When flying these days, there is a good chance that you’ll encounter a problem. Here’s what you need to know before you go:
1. WHEN YOUR FLIGHT IS DELAYED or CANCELLED: U.S. airlines are NOT legally required to compensate passengers for delayed flights because delays due to mechanical problems, air traffic control, or weather are hard to predict. But if you’re stuck on the tarmac for more than TWO hours, they must offer passengers water and snacks. When flying internationally, the picture is a bit better. Foreign airlines usually provide meals or meal reimbursements and a complete refund if the flight is delayed FIVE hours or more. If you find another flight on a different airline, ask the airline if they will endorse your ticket for the other flight. There is no regulation requiring them to do this, but they sometimes do it for goodwill. Each airline has its own policies about what it will do for delayed passengers. Sadly, there are no legal remedies. Under new federal rules, U.S. airlines must allow passengers on domestic flights to deplane after a tarmac delay of THREE hours. However, if the pilot or air traffic control feels there is a security or safety issue, their evaluation overrides the mandate. There are some additional fliers rights that you should be aware of. You can find this information on www.dot.gov
2. GETTING BUMPED: It is routine for airlines to overbook. The idea is that some passengers will not make the flight for various reasons. However, if all ticketed passengers do show up, the airline will ask for volunteers to be bumped. They typically offer volunteers a free ticket, lodging, food, and/or cash. Be sure to negotiate your deal BEFORE you give up your seat.
If you are bumped involuntarily, you are entitled to a written statement describing your rights, as well as the airline’s boarding rules and criteria. You are entitled to more than a future flight voucher (despite what the airline rep may be telling you). Legally, the airline must give you a cash payment of 200% of a one-way fare (up to $650) IF your new flight arrives within 1-2 hours of your original flight. If it arrives 2 hours or more past your original time, you are entitled to a cash payment of 400% of a fare (up to $1,300). If the cost is not printed on your ticket, then the cash payment will be based on the cheapest ticket sold. But there is all kinds of loopholes, such as a confirmed reservation and meeting the airline’s deadline for ticketing and check-in. For more information about getting bumped, go to www.dot.gov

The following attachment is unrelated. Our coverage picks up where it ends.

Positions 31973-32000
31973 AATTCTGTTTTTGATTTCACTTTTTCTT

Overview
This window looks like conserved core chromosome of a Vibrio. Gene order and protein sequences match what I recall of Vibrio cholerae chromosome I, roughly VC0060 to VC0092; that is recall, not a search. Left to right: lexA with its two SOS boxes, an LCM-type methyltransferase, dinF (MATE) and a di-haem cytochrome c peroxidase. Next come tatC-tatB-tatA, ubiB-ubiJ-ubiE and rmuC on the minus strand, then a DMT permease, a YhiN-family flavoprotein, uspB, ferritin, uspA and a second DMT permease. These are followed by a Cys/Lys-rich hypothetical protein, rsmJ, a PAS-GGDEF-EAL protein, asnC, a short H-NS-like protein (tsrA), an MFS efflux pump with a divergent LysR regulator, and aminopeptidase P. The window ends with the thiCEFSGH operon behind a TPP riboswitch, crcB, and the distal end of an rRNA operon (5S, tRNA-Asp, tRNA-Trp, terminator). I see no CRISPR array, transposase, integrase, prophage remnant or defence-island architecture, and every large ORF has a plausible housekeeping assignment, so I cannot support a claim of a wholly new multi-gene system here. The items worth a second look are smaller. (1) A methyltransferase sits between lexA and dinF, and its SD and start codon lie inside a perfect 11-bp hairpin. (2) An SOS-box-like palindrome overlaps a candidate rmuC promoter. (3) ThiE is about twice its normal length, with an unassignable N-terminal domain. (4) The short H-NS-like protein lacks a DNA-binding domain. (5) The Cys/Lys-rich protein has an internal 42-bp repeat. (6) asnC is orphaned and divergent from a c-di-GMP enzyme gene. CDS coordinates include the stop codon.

3. LOST BAGGAGE: When any U.S. airline loses your bag, it must refund all baggage fees you paid for the flight(s) AND reimburse you up to $3,300. But first, you have to establish how much the stuff in your bag is worth and file a claim with the airline. For more information on lost baggage right, check out www.dot.gov and http://www.airportlostandfound.com
Five Important Baggage Caveats:
- Watch your luggage and belongings at all times
- Do NOT accept packages from strangers
- If you see unattended baggage or packages anywhere in the airport terminal or parking area, report them immediately to a security officer or authority
- Report any suspicious activities to airport security.
- Do NOT joke about having a weapon or bomb and do NOT discuss terrorism, weapons, explosives or threats while going through the security checkpoint
For more information on passenger rights, visit www.USA.gov
How Getting Bumped or Missing Your Flight Could Affect Your…
Cruise: If you booked your flight through the cruise line, contact them immediately. If you booked your flight independently, the cruise line is NOT required to help or compensate you. It is recommended by most travel experts that you fly in the day before (or the morning of IF it is a late day or night departure). You may want to invest in travel insurance to be on the safe side. For more information, visit www.insuremytrip.com
Tour: This depends on the contract you signed with the tour operator, if you booked your air travel through the tour operator, and if you have travel insurance. Be sure that you understand the policies of the tour operator before you commit.
Hotel: You should be fine if you are late checking in as long as you contact the hotel to let them know the situation. However, if the property is overbooked, it may give your room away. In that case, the property is responsible for finding you a room somewhere else. If that room costs more than the original booking, the hotel will pay the difference. If no other comparable room can be found, the hotel is under no further obligation. But you should still seek compensation by asking for a credit or a voucher for a future stay and/or other perks.
TIP: Travel insurance should be booked through a THIRD party, not through the tour operator, etc.